How I Avoid Autistic Sensory Overload At Christmas | Guest Post By Lydia

The shops are full of last-minute advent calendars, and carols blare out in pubs; Starbucks has its red cups, and lights are outside the neighbour’s house. Christmas must be finally around the corner.

Ever since I was a little girl, I looked forward the almost ritualistic rigmarole of wrapping gifts, decorating the tree, spotting the lights outside, glittering in the dark.

How To Avoid Autistic Sensory Overload At Christmas. Whether you're responsible for supporting an autistic kid, have an autistic child or family member, or are actually autistic yourself, this guide on sensory overload could help to give you a more comprehensive understanding of how autistic sensory overload affects people at Christmas. [Image Description: A number of presents wrapped in red, brown, and white wrapping paper.]

If I am completely honest, I sometimes find ‘this’-the whole collective celebration-a little bit, well, overwhelming. In January 2015 I was diagnosed with Aspergers Syndrome (noted as Autism Spectrum Disorder, as this was just before it was no longer a diagnosis.) I often write about this over on my blog, mademoisellewomen.com, as well as around the web.

Often, there’s a lot of new sensory output; there’s the loud music in shops, lots of people to see, having to be organised, etc. This got me thinking; what can I do, to work my way round this?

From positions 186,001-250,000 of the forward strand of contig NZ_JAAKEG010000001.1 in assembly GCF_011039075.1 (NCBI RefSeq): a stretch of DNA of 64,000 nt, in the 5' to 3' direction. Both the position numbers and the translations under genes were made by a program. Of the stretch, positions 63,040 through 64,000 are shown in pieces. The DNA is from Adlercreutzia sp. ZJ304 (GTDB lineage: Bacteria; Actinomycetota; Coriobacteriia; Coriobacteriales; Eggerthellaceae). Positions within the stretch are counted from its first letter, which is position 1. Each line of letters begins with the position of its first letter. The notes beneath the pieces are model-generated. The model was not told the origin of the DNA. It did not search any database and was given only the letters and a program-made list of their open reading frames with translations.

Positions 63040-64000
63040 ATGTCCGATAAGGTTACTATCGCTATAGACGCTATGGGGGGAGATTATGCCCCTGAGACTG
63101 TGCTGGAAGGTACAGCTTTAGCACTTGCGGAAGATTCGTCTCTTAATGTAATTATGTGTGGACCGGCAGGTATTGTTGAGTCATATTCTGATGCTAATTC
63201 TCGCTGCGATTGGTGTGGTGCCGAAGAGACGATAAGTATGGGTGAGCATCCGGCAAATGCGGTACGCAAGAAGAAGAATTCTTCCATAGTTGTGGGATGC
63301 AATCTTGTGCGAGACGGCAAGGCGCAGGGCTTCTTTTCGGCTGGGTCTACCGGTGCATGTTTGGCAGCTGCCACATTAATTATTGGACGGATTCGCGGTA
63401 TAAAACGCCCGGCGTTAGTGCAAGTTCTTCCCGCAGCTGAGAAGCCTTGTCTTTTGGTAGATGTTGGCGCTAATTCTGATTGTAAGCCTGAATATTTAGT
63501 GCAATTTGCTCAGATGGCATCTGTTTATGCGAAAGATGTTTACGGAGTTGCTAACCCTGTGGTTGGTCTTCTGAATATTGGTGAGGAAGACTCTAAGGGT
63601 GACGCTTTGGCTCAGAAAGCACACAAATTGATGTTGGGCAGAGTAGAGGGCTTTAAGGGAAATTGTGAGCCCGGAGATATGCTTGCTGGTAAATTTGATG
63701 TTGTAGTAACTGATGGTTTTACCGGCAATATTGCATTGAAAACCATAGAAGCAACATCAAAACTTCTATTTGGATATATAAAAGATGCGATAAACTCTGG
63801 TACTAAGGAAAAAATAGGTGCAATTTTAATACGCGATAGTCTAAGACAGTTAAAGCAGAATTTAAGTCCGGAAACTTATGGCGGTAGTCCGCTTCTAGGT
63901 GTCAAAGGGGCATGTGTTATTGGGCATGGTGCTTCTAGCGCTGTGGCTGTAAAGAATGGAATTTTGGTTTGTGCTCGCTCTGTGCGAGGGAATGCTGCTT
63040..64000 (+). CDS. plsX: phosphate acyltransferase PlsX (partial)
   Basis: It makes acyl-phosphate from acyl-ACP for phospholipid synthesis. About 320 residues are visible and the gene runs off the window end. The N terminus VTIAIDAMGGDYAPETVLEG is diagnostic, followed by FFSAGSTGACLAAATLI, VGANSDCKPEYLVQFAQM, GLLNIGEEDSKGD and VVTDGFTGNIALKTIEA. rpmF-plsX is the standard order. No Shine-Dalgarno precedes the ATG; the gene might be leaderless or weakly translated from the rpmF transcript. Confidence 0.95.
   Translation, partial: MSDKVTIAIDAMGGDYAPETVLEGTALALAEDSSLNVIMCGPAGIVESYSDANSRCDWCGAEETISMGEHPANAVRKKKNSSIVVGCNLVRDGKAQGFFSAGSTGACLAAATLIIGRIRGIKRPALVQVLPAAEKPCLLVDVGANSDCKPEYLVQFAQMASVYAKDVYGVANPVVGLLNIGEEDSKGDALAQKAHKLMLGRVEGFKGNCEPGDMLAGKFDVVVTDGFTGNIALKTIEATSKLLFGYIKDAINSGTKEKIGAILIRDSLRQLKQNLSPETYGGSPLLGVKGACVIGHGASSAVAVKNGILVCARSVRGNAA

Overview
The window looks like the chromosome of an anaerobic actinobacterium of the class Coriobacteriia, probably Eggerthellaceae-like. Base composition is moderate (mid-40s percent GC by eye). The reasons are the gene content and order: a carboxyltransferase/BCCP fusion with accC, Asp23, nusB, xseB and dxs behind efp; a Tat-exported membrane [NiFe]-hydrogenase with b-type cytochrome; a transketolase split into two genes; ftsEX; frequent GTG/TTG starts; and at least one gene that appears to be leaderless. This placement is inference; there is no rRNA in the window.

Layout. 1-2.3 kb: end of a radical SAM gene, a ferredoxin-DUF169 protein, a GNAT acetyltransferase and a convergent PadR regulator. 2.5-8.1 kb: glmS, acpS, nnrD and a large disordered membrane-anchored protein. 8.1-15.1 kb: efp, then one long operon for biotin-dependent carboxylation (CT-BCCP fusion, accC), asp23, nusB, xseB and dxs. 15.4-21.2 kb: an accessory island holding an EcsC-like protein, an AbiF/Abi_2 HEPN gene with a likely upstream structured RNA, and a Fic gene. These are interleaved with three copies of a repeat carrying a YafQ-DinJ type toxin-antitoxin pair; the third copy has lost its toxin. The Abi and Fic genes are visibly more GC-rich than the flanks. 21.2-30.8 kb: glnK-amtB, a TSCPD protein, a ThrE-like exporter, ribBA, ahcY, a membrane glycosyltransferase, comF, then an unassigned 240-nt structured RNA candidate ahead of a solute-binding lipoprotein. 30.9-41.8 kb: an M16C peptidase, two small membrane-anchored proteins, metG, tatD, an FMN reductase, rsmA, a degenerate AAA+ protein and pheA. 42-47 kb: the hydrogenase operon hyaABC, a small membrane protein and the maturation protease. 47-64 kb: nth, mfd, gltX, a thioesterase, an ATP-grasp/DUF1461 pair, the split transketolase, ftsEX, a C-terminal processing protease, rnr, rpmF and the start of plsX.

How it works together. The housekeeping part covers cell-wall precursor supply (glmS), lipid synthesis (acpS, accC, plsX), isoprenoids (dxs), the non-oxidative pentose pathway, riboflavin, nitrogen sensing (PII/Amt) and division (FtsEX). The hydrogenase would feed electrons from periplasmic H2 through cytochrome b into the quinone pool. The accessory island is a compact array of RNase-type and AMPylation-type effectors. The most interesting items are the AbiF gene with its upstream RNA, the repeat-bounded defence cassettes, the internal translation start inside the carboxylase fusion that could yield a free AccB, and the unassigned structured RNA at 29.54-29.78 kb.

Use headphones liberally.

Headphones are virtually always in my bag; where I go, they go. (The same goes for my notebook.)

Whenever there is a lot of noise-and I have written about this previously-these are used to block the sound. The louder the music, the less noise there is; generally speaking, I prefer more of a ‘rock’ sound.

I often find it tricky to go into shops where there’s a lot of people around, or to navigate my way through a shopping centre. (Best go not at ‘peak times” ?) Anyway; headphones are one of the things I like to take with me. That way, I can concentrate, and get on with what I came for.

Lists. Use them well.

One of the things that is constantly commented on is apparently how organised I am. Here’s the thing; I’m really not.

My memory for really basics tasks, or something simple like “email x on this date to chase up y for z reason” is poor. If I wasn’t able to write it down, I’d be fairly lost. (Thank goodness for my Filofax and notebook!)

Anyway, what I do is plan ahead; I also use a lot of lists. That way, I can break down what I need to do into sizeable chunks, get it all done, and not forget anything.

Have a quiet space and time away.

Ah, silence; how I miss you!

One of the things I find hardest to deal with is sound; the best way to describe it is that I don’t have a filter. So, I can hear more than just the door scraping; in one room, it could be something as tiny as a clock ticking, or a cat yowling. If this is prolonged, it’s overwhelming, enough to block my thinking, mess with my speech, and more. (Yep, it’s not pretty.)

If you have problems with noises, like I do, I’d suggest finding yourself a quiet space; lock yourself away from the noise, and be quiet for a while. (After this, I virtually always feel better.)

 

Happy Christmas,

 

Lydia x

How To Avoid Autistic Sensory Overload At Christmas. Whether you're responsible for supporting an autistic kid, have an autistic child or family member, or are actually autistic yourself, this guide on sensory overload could help to give you a more comprehensive understanding of how autistic sensory overload affects people at Christmas. It may even help you to prevent an autistic meltdown or shutdown.  #sensoryoverload #autisticmeltdowns #autisticshutdowns #guestblogpost